Those of you who know me know that I love a good challenge, and that I cannot tell a lie to save my own life. I just read a very disturbing article on LinkedIn, Experts Say Lying Can Build Trust, which talks about the results of a social experiment involving benevolent deception. According to the article, “It appears that when I lie to you for the purpose of helping you, you trust me more, even when you know I’m lying.” I don’t buy it. Here is one recent example for it.

Late last year, a dear friend gave me a great referral for a new client — someone looking for a new website. Having built a few websites for several community groups, colleagues, and family members, I was confident I could help this new client out so we met to assess needs, and go over nice-to-haves and need-to-haves. “We need to have a store.”

I’m sure the client heard me swallow the golf ball that magically appeared in my throat, and then it happened. It just dumped out of my mouth, right there, without thought, out loud for everyone to hear: “I have no experience building a store. But if you trust me, I’d like to use your project to learn. I will invoice you only for actually productive time.”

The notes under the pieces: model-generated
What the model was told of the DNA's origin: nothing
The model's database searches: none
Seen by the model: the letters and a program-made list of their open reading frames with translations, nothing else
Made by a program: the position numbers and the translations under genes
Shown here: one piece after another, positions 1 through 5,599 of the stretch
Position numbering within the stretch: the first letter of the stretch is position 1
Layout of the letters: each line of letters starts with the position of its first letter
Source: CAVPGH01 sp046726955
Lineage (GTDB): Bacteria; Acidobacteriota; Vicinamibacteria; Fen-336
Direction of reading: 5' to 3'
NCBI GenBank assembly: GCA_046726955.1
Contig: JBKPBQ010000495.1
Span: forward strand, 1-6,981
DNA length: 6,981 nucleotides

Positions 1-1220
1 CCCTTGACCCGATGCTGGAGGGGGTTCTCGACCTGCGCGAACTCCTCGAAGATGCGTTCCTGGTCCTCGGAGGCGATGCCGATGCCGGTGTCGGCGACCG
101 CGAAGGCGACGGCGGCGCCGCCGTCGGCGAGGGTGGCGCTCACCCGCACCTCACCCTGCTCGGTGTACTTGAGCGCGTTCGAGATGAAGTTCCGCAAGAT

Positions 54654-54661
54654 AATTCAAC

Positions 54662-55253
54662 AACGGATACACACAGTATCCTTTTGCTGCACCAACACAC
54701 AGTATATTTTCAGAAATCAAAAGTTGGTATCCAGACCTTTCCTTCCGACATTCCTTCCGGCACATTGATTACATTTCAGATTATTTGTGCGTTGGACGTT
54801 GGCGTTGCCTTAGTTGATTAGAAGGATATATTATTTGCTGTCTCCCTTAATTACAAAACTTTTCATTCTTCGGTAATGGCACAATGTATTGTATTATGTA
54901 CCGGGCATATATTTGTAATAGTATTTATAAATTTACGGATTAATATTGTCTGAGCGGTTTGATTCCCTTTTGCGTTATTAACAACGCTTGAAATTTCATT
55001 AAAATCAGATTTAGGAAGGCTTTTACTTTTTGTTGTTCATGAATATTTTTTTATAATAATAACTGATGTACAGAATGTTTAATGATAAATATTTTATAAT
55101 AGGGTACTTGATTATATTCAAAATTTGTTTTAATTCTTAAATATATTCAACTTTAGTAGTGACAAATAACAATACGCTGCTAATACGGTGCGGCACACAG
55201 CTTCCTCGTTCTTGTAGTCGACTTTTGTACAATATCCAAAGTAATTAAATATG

I could have whitewashed my lack of store-building skill to make the customer comfortable. I could have inserted little factoids in a verbal recitation of my resume to help the client feel like I knew what I was doing with a store, but I would have known it was a lie. I would have had to remember what lie I told and how big or little or white or gray it was. Would I have been caught? Probably not by the client. Definitely by God and in time.

I have no poker face. I tell the truth because it’s easier, it’s liberating, and it’s always the truth. Truth works. I got the job.

By the way, I’m pretty happy with the way the new Return of the Nightingale site turned out, and I’m very thankful to the WordPress and WooCommerce communities for making my work so rewarding!